My project includes several django programs that should be used in a different way, possibly on different machines. However frequently these applications from time to time have to access each other peoples models, so I believed of "externalizing" my models to ensure that they may be utilized more stylishly from the application. Therefore the idea would be to will have directory structure resembling something similar to this:

/ 
+ application1
+ application2
+ models

It is possible to functional indicate doing that (apart from code maintainability), because the programs can mix-reference one another?

The next paragraph within the django book makes me believe that that's most likely not recommended (I added the bold formatting):

However, there’s one requirement concerning the application convention: if you are using Django’s database layer (models), you have to produce a Django application. Models must live within applications. Thus, to be able to start writing our models, we’ll need to produce a new application.

The next did not fit well within the comments to @jcollado's answer so I'll place it here:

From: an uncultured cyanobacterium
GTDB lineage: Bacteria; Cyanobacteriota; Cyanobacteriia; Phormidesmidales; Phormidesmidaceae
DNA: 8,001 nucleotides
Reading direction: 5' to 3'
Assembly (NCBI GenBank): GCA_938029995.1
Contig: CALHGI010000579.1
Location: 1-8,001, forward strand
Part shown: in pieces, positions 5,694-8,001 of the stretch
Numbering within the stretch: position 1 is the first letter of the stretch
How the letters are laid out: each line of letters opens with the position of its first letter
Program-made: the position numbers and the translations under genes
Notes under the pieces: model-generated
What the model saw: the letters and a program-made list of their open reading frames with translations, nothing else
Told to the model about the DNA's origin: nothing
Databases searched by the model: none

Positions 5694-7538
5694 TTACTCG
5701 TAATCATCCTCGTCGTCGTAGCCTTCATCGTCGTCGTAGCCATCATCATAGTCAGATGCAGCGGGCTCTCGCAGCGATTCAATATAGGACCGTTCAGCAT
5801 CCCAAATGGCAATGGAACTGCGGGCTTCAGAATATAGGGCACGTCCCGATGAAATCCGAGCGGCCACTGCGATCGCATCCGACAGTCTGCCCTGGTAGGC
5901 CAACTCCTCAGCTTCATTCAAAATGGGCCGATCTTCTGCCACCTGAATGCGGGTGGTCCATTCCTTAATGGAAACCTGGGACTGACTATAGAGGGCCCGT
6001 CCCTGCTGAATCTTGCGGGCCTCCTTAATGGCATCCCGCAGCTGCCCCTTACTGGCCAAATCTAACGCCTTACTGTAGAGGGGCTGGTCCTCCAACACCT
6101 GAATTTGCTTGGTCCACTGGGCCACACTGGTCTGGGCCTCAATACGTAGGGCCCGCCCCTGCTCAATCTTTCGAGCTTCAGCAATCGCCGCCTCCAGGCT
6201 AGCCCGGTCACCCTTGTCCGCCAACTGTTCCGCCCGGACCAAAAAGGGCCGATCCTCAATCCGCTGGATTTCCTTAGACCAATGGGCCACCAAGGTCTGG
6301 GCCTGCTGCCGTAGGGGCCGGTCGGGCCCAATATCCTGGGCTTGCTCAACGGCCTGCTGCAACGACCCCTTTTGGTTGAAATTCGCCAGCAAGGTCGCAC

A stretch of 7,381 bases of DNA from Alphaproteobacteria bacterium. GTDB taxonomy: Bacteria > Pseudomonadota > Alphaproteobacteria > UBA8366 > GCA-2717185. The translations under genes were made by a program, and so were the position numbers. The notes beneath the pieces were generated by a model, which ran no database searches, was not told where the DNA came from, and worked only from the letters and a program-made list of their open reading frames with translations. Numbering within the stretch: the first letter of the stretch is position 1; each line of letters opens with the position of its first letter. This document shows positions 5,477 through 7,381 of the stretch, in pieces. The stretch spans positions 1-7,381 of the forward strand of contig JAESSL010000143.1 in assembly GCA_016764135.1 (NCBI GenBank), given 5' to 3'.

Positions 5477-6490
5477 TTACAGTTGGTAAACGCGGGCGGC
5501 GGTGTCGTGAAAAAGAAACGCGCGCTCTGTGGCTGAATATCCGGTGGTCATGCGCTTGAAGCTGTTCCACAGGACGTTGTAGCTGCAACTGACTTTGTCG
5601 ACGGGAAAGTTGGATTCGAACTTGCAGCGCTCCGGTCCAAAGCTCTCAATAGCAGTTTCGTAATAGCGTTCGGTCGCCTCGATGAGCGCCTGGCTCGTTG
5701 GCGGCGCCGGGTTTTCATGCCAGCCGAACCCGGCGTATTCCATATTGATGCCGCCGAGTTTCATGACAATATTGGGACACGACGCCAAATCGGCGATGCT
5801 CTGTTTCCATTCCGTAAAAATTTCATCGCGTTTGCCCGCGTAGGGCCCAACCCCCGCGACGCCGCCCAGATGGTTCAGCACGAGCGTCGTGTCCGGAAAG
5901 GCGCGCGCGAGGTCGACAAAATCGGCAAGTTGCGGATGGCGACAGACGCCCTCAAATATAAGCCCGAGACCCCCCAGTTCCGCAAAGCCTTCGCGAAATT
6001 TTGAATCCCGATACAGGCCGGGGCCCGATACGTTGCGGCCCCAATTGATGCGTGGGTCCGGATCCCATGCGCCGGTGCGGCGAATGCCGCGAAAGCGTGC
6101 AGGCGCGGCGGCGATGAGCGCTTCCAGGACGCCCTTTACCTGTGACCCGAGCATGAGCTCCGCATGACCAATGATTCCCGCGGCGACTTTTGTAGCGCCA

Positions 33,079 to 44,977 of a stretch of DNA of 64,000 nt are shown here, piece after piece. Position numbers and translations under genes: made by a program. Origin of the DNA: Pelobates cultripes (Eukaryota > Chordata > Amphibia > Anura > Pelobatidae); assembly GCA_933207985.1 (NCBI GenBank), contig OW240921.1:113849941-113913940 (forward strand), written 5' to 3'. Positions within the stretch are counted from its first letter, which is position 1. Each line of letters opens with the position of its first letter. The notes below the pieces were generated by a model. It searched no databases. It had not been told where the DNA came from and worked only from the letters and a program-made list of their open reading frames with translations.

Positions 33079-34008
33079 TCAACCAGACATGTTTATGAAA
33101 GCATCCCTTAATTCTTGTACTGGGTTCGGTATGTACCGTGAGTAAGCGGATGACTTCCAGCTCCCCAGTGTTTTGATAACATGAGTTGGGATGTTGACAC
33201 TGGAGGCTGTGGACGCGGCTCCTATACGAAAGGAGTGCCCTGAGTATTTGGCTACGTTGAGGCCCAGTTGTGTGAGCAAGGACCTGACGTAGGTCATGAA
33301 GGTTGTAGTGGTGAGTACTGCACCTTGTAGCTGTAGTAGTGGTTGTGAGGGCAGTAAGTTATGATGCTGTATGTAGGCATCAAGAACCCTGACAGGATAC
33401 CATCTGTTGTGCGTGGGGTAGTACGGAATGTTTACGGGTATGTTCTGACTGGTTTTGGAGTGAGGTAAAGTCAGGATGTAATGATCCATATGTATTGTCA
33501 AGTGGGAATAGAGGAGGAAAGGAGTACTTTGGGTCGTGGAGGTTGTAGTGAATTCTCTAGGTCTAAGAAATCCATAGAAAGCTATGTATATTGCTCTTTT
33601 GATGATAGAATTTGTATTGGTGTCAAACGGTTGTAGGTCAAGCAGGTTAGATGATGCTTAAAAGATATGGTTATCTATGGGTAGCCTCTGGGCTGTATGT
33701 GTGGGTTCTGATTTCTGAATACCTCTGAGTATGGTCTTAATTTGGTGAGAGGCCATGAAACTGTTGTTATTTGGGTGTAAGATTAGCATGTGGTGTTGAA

https://docs.djangoproject.com/en/dev/topics/db/models/#models-across-files

Models across files

It's perfectly OK to relate one to 1 from another application. To get this done, import the attached model towards the top of the model that holds your model. Then, just make reference to another model class wherever needed. For instance:

from geography.models import ZipCode

class Restaurant(models.Model):
    # ...
    zip_code = models.ForeignKey(ZipCode)

I do not think this can be a particularly wise decision, though I can tell the appeal. You'll be including lots of models you are not using should you only want your applications installed. I believe it is best to keep models inside the application they most connect with.

This could make while using admin interface more confusing. Where would you register the models using the admin? Where is the next step the admin personalization for any model?